“Paralysis is terrifying and has never been experienced by most people,” Pandit says.
In the United States, more than 21 million patients receive general anesthesia. Experts estimate that roughly 26,000 of these patients experience anesthetic awareness. Even if we applied the relatively low rate found in this new study, at least 1,000 Americans each year would still wake up during surgery.
And “even one is too many,” says Dr. Daniel Cole, vice president of the American Society of Anesthesiologists.
General anesthesia involves a drug concoction that renders you unconscious, takes away your pain, and induces amnesia. A paralytic is often added to ease the insertion of a breathing tube, prevent patients from moving, and allow surgeons to operate in areas that are inaccessible when muscles are tense.
Anesthetic awareness occurs when the amount of anesthesia is insufficient to suppress human consciousness, Cole says. And certain surgeries – where lower doses of anesthesia are required – carry a higher risk.
Emergency C-sections, for instance, necessitate lower doses of anesthetic to prevent harm to the baby. Lower doses are required, also, during cardiac and emergency trauma surgeries, since large doses could push these medically fragile patients over the edge, Cole says.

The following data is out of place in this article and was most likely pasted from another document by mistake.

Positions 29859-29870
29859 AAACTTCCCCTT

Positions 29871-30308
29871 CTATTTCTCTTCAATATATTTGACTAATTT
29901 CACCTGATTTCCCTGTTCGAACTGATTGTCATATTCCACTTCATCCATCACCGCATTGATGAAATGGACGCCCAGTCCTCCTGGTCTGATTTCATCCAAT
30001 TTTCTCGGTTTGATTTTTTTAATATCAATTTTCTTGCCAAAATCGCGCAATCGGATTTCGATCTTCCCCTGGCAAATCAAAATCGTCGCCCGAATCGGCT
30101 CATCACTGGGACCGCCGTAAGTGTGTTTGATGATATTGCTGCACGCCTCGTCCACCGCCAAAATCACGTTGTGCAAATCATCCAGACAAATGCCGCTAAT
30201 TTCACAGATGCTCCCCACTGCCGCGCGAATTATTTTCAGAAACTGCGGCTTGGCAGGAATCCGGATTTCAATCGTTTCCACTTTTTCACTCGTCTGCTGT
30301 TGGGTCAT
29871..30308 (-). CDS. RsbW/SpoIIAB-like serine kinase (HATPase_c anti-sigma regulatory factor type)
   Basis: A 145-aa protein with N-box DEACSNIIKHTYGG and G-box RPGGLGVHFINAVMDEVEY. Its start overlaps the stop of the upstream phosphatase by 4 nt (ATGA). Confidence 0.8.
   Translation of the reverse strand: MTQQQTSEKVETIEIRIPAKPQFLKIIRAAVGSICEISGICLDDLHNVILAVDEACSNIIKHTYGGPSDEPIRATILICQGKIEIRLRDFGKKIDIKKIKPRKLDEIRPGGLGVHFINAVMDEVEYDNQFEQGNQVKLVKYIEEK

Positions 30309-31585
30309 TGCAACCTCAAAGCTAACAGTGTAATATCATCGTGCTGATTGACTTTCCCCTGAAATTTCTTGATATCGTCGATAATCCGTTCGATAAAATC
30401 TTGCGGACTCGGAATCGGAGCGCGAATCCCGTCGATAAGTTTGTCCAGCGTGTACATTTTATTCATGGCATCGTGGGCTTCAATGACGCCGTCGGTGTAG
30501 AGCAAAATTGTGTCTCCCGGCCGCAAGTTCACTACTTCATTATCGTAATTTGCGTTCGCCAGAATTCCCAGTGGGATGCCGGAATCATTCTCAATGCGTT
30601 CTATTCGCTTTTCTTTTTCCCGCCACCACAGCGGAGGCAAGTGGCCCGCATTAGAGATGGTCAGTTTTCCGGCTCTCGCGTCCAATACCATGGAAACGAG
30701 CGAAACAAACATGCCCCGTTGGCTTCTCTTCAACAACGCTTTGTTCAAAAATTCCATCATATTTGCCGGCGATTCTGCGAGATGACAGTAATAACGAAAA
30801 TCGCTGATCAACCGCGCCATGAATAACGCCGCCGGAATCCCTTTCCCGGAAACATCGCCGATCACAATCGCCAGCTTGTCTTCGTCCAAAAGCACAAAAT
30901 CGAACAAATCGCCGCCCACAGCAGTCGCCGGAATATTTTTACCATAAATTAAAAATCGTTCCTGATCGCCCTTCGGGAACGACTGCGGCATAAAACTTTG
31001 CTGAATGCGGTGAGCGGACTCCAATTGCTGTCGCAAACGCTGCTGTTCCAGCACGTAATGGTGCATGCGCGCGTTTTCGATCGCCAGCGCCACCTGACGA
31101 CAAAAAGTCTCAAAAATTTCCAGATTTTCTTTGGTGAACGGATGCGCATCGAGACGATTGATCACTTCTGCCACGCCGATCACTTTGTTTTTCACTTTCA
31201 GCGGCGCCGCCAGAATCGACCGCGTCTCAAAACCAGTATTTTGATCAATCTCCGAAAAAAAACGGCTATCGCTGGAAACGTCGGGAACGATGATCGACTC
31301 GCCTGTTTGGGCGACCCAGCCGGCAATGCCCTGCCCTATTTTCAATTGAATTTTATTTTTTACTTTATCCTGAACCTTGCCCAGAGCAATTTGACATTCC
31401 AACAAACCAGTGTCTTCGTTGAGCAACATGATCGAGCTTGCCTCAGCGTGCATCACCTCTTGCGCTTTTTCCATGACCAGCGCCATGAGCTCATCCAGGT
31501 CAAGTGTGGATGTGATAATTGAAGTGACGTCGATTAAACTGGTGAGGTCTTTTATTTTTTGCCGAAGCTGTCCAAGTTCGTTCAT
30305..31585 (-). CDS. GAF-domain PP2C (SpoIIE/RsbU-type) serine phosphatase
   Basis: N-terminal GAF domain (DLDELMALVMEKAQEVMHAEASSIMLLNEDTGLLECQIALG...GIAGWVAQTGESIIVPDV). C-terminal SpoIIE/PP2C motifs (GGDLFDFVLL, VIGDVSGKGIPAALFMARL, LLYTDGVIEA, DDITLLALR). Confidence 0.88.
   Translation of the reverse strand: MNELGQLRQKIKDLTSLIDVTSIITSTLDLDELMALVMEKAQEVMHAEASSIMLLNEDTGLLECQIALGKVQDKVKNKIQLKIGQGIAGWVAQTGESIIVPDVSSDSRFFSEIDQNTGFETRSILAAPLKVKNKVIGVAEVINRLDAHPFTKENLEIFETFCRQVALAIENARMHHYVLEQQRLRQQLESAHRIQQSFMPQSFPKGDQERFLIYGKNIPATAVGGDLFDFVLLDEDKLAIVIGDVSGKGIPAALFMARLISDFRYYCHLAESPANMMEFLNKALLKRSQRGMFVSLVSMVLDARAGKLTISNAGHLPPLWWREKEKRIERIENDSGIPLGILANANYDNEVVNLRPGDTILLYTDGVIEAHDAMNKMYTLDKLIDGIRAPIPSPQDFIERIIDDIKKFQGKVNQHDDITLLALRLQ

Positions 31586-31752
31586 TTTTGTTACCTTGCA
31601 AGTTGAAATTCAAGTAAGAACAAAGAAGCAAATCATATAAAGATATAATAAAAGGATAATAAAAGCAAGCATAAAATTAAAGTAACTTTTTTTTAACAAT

But anesthetic awareness really becomes an issue when paralytics are used, Pandit says, since patients can’t move to let doctors know they’re regaining consciousness. Doctors must instead rely on subtle, often unreliable, methods of monitoring consciousness.
For instance, increases in heart rate and blood pressure may signal to doctors that a patient is stressed and possibly awake. But drugs given before or during the operation could block the body’s stress response. Also, though doctors continuously measure the level of anesthetic gas in patient’s lungs to ensure appropriate dosage, the gas may affect each person differently, Pandit says.
Brain monitors, which track electrical activity in the brain, have been touted as a potential solution to the problem. Doctors can use the monitors to keep brain activity below a certain threshold during surgery. But some studies have shown a benefit, while others have shown no reduction in the rate of anesthetic awareness when brain monitors are used, Pandit says.
This uncertainty has prevented the widespread implementation of brain monitors across the United States and has led the ASA to recommend that the monitors only be used on a case-by-case basis in high-risk patients.
Without foolproof methods of assessing consciousness in paralyzed patients, it’s inevitable that some cases of anesthetic awareness are only recognized after surgery – once the patient can communicate what happened.
Still, more can be done to prevent anesthetic awareness, says Pandit.